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PC

John Carnell Crosbie

Progressive Conservative

Mr. Crosbie:

Mr. Speaker, I am glad that the Member for Burnaby asked that question. By the way, I was to the hon. gentleman's district last week. We had to turn away thousands.

Topic:   GOVERNMENT ORDERS
Subtopic:   CANADIAN SECURITY INTELLIGENCE SERVICE ACT
Sub-subtopic:   MEASURE TO ESTABLISH
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NDP

Svend Johannes Robinson

New Democratic Party

Mr. Robinson (Burnaby):

They did not want to come; that is why you turned them away.

Topic:   GOVERNMENT ORDERS
Subtopic:   CANADIAN SECURITY INTELLIGENCE SERVICE ACT
Sub-subtopic:   MEASURE TO ESTABLISH
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NDP

William Alexander (Bill) Blaikie (N.D.P. Caucus Chair)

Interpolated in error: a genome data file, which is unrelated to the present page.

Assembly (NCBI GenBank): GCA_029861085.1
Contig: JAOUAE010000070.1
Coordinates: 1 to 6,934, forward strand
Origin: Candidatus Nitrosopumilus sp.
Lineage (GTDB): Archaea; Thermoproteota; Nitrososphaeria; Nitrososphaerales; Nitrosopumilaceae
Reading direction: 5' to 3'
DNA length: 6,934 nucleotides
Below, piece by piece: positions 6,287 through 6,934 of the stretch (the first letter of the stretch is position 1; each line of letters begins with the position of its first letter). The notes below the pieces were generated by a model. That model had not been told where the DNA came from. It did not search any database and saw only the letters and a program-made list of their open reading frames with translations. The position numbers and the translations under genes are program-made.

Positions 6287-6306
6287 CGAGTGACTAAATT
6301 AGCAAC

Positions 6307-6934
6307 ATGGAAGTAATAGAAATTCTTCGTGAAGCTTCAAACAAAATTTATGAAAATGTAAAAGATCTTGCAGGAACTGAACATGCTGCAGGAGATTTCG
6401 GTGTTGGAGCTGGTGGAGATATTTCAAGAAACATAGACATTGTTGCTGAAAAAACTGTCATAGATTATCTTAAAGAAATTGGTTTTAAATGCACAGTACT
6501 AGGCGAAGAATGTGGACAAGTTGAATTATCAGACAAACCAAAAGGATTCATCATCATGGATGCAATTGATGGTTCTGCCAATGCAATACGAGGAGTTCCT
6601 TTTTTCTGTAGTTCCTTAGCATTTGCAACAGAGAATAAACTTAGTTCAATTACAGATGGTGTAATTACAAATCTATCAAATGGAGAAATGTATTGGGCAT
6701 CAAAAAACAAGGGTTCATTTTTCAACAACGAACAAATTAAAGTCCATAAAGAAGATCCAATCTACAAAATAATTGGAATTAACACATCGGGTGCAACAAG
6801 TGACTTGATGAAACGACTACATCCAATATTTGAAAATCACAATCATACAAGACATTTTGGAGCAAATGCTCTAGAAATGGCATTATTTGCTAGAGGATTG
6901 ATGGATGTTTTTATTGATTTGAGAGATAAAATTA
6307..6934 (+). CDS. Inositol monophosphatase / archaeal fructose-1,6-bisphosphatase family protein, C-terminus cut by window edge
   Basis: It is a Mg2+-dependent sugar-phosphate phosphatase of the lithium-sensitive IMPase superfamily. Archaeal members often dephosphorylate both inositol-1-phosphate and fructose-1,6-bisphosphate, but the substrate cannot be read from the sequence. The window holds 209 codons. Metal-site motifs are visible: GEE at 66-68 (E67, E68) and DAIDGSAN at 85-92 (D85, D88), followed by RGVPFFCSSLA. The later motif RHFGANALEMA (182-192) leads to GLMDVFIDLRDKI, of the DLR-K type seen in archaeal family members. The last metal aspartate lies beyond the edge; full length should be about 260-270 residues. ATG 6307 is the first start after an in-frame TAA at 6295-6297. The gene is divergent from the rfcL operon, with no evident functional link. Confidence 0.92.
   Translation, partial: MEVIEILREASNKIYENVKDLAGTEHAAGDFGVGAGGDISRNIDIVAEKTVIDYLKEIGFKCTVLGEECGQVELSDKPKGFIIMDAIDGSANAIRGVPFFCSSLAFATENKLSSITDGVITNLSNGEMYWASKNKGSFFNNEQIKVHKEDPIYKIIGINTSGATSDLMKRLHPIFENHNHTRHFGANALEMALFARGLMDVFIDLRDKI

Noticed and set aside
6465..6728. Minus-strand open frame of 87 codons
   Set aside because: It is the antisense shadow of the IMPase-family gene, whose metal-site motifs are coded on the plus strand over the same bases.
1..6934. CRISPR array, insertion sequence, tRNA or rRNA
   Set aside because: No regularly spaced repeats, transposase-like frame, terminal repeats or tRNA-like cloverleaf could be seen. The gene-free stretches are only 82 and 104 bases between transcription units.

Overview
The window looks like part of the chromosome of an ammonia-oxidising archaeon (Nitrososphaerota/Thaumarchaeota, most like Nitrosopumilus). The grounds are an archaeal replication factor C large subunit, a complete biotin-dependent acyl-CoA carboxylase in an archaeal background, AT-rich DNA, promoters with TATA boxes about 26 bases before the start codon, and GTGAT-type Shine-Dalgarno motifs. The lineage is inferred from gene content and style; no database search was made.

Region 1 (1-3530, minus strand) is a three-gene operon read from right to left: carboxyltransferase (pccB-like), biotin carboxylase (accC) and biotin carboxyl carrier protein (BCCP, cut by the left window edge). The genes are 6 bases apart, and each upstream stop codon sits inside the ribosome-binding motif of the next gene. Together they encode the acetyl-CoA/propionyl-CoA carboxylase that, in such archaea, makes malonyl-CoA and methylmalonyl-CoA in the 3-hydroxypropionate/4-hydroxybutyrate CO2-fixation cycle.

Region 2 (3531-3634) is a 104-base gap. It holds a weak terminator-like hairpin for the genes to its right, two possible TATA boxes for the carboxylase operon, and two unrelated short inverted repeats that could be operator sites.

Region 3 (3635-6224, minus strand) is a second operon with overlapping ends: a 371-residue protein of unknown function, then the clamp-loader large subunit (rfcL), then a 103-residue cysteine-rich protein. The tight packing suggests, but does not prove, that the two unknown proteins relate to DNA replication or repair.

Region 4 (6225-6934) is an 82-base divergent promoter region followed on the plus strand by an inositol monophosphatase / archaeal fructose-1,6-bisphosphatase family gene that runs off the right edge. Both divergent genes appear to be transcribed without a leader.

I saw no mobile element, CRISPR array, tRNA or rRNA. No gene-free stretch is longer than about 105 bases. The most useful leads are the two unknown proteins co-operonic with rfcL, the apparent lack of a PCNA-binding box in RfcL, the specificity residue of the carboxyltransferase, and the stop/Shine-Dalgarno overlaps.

New Democratic Party

Mr. Blaikie:

Did you say thousands were turning away?

Topic:   GOVERNMENT ORDERS
Subtopic:   CANADIAN SECURITY INTELLIGENCE SERVICE ACT
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PC

John Carnell Crosbie

Progressive Conservative

Mr. Crosbie:

Everywhere I went there they asked with some mystification where their MP was. I said: "I do not know where he was but I know where he is not; he is not here today and I have come in his place to deliver a message". The message, Mr. Speaker, you may imagine, is not one which would warm the cockles of the heart of the Member for Burnaby. While I was there I met the new Member for Burnaby after the next election. The hon. gentleman will be languishing before the next election is over.

On your question, the way it is with Conservative Senators is this. There are not too many of them. They are very infrequent.

Topic:   GOVERNMENT ORDERS